It is not exactly a novel proposition of law in Wisconsin that a nonlawyer cannot represent a separate legal entity (as opposed to appearing pro se) in a Wisconsin court. The Wisconsin Supreme Court considered this issue over 50 years ago in State ex rel. Baker v. County Court of Rock County, 29 Wis. 2d 1, 138 N.W.2d 162 (1965), when the county court had refused to act on filings from a nonlawyer executor of an estate. The Supreme Court addressed a similar question more recently in Jadair Inc. v. U.S. Fire Ins. Co., 562 N.W.2d 401, 209 Wis.2d 187 (1997) , where a nonlawyer signed a notice of appeal on behalf of a corporation. The filings in both cases were ineffective; the court’s rationale was that these nonlawyers were engaged in the unauthorized practice of law.
Given that history, our readers should not be surprised by the result in Ditech Financial LLC v. Estate of Stacey, No. 2016AP2371 (Wis. Ct. App. Feb. 15, 2018), a recent per curiam decision issued by District IV of Wisconsin’s Court of Appeals. The appellant, Michael Stacey, who was not a lawyer, was the personal representative of the Estate of James G. Stacey. He sought to appeal the sheriff’s sale of the decedent’s former residence.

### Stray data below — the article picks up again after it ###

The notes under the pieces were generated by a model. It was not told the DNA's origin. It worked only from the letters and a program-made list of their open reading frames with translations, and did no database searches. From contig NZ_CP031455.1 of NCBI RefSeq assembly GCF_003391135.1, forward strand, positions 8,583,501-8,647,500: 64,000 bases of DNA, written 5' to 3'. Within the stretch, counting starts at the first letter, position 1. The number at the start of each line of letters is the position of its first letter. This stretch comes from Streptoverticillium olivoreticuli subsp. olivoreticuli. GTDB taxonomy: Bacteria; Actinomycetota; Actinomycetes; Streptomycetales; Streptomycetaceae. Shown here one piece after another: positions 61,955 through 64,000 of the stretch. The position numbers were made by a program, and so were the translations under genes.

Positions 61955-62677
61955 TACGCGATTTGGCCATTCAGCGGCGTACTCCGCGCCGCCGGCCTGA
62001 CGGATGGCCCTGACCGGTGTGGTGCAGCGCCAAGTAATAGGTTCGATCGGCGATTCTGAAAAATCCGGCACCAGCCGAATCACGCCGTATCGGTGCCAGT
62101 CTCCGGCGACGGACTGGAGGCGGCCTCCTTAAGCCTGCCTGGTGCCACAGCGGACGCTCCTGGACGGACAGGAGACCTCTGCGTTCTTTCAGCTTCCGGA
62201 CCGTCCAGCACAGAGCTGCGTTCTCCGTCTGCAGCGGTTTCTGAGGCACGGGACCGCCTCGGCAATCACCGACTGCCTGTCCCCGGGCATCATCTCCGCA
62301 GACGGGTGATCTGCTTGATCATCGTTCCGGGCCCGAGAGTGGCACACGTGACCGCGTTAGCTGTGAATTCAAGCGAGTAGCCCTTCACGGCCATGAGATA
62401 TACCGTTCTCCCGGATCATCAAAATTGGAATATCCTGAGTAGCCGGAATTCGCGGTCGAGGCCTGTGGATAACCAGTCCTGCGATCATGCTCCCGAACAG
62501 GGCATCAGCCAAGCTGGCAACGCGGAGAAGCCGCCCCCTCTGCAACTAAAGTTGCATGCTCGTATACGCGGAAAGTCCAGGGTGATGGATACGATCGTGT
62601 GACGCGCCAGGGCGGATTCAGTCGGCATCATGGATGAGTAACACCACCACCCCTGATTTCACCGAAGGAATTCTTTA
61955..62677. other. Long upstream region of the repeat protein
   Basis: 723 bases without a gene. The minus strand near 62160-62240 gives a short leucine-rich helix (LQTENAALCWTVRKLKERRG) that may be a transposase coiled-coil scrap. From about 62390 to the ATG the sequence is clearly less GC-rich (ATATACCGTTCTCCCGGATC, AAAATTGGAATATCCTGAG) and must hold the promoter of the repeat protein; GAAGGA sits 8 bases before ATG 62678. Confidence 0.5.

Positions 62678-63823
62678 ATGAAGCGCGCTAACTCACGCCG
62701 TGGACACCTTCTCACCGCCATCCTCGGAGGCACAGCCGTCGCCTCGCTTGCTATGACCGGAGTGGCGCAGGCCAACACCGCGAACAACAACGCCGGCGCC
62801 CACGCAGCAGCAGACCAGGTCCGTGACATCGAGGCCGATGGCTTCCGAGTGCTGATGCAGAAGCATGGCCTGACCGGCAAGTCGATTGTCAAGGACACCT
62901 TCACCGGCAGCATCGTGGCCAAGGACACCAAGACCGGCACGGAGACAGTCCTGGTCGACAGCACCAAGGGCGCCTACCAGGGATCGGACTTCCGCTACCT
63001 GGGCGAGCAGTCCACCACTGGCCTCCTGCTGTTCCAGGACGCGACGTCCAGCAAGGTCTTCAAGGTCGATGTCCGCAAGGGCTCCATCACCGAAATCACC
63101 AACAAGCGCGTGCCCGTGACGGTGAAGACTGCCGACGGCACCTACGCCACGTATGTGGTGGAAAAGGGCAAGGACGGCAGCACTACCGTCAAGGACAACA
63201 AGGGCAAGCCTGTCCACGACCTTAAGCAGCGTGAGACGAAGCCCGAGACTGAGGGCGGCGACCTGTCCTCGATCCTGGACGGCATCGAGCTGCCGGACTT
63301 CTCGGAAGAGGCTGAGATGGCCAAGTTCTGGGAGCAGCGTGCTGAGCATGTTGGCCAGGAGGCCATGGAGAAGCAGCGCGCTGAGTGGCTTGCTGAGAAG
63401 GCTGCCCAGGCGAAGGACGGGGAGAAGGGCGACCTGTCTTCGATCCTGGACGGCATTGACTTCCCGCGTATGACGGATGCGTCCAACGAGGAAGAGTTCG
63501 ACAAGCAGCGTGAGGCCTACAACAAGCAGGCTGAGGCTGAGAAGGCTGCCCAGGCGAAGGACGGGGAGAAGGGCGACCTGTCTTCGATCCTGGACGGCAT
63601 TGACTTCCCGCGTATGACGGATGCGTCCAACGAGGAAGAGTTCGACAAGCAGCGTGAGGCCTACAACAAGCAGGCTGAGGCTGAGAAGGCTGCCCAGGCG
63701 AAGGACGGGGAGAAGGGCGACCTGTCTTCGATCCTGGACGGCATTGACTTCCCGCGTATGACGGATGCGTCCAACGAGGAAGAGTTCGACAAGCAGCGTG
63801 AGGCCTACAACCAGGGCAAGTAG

The court decided that the personal representative’s filing of the notice of appeal was ineffective, which left the court without jurisdiction to hear the appeal. “A person not admitted to practice law,” the court held, “has no authority to sign a pleading on behalf of another to invoke this court’s jurisdiction.” ¶ 10. The personal representative’s appeal was dismissed.
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